In Experiment Reading a Potentiometer, you got to use a potentiometer, which varies resistance based on the twisting of a knob and, in turn, changes the voltage being read by the analog input pin. In this circuit you’ll be using a photoresistor, which changes resistance based on how much light the sensor receives. You will read the light value of the room and have an LED turn on if it is dark and turn off if it is bright. That’s right; you are going to build a night light!
You will need the following parts:
Photocells are sensors that allow you to detect light. They are small, inexpensive, low-power, easy to use and don’t wear out. For that reason they often appear in toys, gadgets and appliances. They are often referred to as CdS cells (they are made of Cadmium-Sulfide), light-dependent resistors (LDR), and photoresistors.
Photocells are basically a resistor that changes its resistive value (in ohms Ω) depending on how much light is shining onto the squiggly face.When it is dark, the resistance of a photoresistor may be as high as a few MΩ. When it is light, however, the resistance of a photoresistor may be as low as a few hundred ohms. They are very low cost, easy to get in many sizes and specifications, but are very innacurate. Each photocell sensor will act a little differently than the other, even if they are from the same batch. The variations can be really large, 50% or higher! For this reason, they shouldn’t be used to try to determine precise light levels in lux or millicandela. Instead, you can expect to only be able to determine basic light changes.
This graph indicates approximately the resistance of the sensor at different light levels:
Note: We use the photoresistor module in this project.
Ready to start hooking everything up? Check out the wiring diagram below to see how everything is connected.
|Polarized Components||Pay special attention to the component’s markings indicating how to place it on the breadboard. Polarized components can only be connected to a circuit in one direction.|
|LED Module||Micro Bit Breakout|
|Photoresistor Module||Micro Bit Breakout|
Either copy and paste, or re-create the following code into your own MakeCode editor by clicking the open icon in the upper right-hand corner of the editor. You can also just download this example by clicking the download button in the lower right-hand corner of the code window.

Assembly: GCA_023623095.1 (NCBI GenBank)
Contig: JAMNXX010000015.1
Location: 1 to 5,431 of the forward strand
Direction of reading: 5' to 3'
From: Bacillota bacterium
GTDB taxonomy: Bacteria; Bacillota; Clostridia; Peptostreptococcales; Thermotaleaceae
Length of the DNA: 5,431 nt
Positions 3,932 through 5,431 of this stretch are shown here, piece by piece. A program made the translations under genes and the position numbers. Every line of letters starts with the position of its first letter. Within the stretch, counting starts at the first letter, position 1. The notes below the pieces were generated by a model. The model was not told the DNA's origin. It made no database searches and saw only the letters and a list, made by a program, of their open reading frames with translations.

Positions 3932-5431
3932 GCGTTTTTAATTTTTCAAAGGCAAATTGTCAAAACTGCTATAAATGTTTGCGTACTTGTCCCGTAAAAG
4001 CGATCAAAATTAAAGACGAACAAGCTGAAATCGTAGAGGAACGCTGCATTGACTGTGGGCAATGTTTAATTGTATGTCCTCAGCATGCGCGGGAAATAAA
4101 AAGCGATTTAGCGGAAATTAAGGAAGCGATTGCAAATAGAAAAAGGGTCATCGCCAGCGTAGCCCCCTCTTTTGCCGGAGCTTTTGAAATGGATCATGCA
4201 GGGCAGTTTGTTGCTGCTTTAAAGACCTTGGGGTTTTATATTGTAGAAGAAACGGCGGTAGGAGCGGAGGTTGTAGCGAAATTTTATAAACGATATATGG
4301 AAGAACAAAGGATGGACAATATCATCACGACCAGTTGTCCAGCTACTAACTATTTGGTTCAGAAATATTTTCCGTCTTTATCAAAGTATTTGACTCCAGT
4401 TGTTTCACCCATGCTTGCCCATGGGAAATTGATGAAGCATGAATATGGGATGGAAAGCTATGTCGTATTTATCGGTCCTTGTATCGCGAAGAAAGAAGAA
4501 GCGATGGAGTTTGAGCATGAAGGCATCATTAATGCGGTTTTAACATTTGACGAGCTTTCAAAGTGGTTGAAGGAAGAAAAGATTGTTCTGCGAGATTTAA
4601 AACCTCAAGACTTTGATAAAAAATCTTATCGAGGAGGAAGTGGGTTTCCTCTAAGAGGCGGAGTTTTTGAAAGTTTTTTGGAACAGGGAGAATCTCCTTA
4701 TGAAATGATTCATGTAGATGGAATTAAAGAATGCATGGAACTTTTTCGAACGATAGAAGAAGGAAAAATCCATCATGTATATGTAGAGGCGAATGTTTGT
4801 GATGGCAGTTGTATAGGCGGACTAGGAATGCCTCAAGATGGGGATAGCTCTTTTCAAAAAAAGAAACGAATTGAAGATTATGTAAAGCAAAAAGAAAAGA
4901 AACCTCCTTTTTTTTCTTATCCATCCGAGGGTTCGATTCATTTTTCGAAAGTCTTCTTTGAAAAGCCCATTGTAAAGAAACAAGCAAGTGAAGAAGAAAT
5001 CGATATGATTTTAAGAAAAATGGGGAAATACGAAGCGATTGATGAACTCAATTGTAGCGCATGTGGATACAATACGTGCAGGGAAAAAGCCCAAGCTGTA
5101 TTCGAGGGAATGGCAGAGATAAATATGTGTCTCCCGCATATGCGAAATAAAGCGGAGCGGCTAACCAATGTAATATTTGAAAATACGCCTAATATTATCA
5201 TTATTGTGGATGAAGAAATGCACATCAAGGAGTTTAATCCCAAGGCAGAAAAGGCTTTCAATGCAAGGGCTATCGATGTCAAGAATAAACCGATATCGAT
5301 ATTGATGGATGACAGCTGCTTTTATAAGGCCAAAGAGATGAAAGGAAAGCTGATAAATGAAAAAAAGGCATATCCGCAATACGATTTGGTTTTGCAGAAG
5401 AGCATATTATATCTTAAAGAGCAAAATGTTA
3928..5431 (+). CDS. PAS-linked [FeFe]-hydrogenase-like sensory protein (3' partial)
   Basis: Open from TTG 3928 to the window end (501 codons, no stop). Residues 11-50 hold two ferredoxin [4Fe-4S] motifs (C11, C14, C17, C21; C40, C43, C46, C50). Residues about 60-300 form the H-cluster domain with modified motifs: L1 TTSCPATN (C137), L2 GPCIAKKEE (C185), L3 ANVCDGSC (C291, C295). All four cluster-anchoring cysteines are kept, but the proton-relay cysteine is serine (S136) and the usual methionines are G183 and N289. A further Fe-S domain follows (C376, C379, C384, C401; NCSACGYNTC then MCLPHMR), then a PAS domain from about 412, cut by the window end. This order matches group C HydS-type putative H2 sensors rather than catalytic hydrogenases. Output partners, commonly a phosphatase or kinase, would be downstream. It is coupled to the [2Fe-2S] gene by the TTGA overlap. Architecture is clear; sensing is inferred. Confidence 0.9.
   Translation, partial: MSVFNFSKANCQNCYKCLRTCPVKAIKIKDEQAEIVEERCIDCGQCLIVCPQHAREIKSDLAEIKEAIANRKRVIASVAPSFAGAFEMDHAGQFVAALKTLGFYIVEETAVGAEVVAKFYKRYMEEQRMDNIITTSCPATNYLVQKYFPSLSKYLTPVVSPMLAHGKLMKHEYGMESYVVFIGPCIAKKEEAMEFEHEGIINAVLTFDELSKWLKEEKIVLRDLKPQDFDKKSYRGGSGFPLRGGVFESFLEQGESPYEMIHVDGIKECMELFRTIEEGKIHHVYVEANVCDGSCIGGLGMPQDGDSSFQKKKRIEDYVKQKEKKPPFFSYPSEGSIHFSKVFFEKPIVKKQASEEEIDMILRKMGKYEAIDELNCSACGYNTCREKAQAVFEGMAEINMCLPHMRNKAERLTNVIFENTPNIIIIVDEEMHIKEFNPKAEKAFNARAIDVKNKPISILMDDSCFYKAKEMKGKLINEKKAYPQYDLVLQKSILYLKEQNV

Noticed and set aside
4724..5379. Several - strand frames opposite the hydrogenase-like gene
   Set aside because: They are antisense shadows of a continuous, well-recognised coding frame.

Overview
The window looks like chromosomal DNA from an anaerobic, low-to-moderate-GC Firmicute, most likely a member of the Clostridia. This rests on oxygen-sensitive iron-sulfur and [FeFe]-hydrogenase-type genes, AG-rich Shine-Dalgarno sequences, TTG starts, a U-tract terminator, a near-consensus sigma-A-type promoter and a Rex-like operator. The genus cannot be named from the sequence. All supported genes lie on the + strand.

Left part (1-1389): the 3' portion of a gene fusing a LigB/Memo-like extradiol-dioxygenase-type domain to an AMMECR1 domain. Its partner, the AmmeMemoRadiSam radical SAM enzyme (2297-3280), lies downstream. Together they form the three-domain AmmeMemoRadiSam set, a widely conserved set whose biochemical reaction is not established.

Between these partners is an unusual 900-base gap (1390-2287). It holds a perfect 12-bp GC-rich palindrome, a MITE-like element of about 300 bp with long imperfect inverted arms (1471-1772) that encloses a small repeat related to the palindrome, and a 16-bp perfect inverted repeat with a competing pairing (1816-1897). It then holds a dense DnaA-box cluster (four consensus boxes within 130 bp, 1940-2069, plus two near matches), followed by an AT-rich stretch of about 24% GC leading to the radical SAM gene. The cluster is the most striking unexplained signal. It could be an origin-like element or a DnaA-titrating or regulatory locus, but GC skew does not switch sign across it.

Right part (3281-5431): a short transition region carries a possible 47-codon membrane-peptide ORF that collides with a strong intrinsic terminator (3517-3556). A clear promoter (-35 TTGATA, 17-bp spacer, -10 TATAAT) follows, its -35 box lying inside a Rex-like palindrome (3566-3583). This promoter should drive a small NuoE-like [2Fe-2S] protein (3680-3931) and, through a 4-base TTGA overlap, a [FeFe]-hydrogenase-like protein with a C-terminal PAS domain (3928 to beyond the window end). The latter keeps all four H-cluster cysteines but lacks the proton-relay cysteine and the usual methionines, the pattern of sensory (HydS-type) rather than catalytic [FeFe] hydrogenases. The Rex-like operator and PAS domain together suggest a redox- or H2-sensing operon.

Let’s take a look at the code blocks in this experiment.
If you are having a hard time viewing this code, click on the image above to get a better look!
In previous experiments you have only used the
forever block, which loops your code forever. The
On start block is a block of code that only runs once at the very beginning of your program. In this program we use it to set a calibration value once, and then compare the changing value in the forever loop. This is a great spot for code that you only want to run a single time.
calibrationVal is a calibration variable. Your micro:bit takes a single reading of the light sensor in the
on start block of code and uses this value to compare against the
calibrationVal variable in the
forever loop. This value doesn’t change in the
forever block, as it is set in the
on start block. To update this value you can press the RESET button on the back of your micro:bit or power cycle the board.
If the light value variable that is constantly being updated in the
forever block is less than the calibration value minus 50, it is dark and the LED should turn on. The (-50) portion of the
if block is a sensitivity value. The higher the value, the less sensitive the circuit will be; the lower the value, the more sensitive it will be to lighting conditions.
if block is a logical structure. If the logical statement that is attached to it (
item < calibrationVal -50) is true, then it will execute the code blocks inside of the
if. If that statement is false, it will execute the
else blocks. In this case if the statement is true (the room is dark), then the micro:bit will turn on the LED on pin 16; else (if the room is bright), it will turn the LED off using a
digital write block.
When the micro:bit runs the program it will take a single reading from the light sensor and use that as a calibration value of the “normal” state of the room. When you place your hand over the light sensor or turn the lights off, the LED will turn on. If you turn the lights back on or uncover the light sensor, the LED will turn off.
You may have been leaning over the light sensor when the code started. Make sure the light sensor is reading the normal light in the room at startup. Try resetting the micro:bit.
Double-check your wiring of the signal pin; sometimes you miss a breadboard connection by a row.
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